José Saramago takes us on a thrilling literary journey through the land, history and culture of his native country.
From the misty mountains of the north to the southern seascape of the Algarve, the travels of Nobel Laureate José Saramago are a passionate rediscovery of his own land.
Embarking in the autumn of 1979, Saramago resolves to travel to Portugal, as well as through it. As his country emerges from an authoritarian dictatorship, he traverses his beloved homeland, neglecting its grand ‘sights’ in favour of Romanesque churches and cobweb-ridden chapels, determined to find belonging in the landscape which went on to inform his greatest works of fiction.
No portico, farmhouse or ancient church is left undisturbed in Saramago’s readable, if labyrinthine, tale of travelling across his homeland in 1979 — Samuel Muston ― Independent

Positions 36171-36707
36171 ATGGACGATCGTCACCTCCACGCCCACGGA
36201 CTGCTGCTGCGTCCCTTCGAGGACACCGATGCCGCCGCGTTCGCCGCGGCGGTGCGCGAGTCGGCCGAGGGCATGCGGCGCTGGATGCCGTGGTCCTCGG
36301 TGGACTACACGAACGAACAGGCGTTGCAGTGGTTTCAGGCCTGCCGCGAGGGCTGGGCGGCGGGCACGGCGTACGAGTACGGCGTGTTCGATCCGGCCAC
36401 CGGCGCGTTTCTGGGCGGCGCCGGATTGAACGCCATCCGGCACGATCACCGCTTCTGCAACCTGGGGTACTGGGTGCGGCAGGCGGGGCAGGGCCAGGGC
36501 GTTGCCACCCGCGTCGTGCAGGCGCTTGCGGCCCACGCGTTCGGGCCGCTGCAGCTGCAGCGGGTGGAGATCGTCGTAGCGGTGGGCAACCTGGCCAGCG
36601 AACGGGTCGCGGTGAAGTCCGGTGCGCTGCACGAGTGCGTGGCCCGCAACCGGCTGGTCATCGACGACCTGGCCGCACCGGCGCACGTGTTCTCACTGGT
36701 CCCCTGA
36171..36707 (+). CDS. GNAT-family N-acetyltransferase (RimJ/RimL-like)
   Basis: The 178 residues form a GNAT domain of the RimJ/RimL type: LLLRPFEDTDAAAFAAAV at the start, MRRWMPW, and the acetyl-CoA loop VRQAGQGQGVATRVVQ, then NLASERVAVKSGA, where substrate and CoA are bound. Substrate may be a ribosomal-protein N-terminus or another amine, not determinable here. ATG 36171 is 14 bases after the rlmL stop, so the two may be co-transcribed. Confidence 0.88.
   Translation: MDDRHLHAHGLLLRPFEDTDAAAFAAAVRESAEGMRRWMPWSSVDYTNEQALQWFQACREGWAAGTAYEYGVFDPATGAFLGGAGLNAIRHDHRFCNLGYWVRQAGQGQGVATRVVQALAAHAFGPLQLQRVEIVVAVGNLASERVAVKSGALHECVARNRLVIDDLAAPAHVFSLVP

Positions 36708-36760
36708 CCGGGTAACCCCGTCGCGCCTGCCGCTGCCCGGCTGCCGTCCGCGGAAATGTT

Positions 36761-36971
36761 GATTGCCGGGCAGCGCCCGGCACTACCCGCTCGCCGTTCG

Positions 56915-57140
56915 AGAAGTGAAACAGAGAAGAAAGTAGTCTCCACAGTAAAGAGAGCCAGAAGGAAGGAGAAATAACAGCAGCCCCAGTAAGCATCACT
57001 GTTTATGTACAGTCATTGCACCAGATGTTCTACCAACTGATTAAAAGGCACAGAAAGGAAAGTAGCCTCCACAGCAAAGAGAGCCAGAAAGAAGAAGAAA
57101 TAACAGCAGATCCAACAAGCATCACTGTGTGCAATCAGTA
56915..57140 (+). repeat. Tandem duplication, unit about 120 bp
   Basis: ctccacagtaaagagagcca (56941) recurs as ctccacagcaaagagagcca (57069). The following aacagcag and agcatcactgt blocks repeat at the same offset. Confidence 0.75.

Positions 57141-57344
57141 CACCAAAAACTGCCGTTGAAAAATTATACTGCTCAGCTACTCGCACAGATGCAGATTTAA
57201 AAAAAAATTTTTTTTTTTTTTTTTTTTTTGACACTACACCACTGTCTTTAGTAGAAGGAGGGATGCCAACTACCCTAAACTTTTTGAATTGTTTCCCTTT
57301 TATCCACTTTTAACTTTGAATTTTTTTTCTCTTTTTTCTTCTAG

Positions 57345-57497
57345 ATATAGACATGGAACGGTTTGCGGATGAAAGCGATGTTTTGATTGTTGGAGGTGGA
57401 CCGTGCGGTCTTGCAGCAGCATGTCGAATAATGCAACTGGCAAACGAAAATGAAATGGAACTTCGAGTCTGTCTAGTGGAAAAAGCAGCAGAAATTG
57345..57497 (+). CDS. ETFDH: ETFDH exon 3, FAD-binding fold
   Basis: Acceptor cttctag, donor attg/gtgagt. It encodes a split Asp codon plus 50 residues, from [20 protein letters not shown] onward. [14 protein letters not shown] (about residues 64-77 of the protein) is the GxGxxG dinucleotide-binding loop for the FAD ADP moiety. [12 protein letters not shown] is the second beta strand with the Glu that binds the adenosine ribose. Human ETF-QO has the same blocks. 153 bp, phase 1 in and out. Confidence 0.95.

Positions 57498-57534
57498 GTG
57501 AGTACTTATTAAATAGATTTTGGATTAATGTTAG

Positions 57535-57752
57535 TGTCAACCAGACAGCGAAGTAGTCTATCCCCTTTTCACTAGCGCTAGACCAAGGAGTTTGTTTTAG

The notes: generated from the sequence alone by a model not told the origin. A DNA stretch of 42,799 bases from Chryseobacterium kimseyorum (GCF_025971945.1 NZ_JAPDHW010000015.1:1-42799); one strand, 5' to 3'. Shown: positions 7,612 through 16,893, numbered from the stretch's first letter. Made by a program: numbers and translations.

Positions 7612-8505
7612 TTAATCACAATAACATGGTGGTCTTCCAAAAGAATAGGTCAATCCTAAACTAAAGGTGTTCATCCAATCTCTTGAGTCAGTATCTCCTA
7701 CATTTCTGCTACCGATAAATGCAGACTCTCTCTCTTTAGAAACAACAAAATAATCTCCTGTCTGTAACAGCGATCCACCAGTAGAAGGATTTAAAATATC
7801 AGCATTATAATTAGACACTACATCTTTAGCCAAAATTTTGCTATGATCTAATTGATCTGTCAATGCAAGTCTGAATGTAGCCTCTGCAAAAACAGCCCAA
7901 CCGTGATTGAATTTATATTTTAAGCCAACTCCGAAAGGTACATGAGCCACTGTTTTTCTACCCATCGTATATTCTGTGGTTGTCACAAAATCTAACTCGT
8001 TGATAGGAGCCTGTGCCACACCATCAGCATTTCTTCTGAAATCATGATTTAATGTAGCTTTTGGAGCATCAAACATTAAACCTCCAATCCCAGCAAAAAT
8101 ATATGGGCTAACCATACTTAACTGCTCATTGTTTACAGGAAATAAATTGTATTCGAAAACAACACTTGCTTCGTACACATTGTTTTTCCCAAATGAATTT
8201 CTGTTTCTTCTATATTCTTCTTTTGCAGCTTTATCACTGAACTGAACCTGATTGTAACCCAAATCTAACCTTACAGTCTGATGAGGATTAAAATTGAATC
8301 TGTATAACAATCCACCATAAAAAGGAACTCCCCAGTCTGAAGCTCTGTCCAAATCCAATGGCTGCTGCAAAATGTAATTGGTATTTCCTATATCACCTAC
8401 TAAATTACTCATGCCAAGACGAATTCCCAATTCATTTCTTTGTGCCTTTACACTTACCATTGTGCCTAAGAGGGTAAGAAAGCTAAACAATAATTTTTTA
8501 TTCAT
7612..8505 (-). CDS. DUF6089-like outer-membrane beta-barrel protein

None but a Portuguese could have written this book; none but Saramago could produce travel writing like this. It is a wholly appropriate tribute to that astonishing juncture where the sea ends and the land begins — Henry Sheen ― New Statesman
A book that…is a search for his country’s heartbeat… The writing is, as always with Saramago, dense: a labyrinth of meaning and innuendo. But what is clear is that he loves Portugal. — Simon Blow ― Independent on Sunday
One feels privileged to be in his company… This book is a joy to pick up and a delight to read — Hugh O’Shaughnessy ― Tablet
About the Author
José Saramago is one of the most important international writers of the last hundred years. Born in Portugal in 1922, he was in his sixties when he came to prominence as a writer with the publication of Baltasar and Blimunda. A huge body of work followed, translated into more than forty languages, and in 1998 he was awarded the Nobel Prize in Literature. Saramago died in June 2010.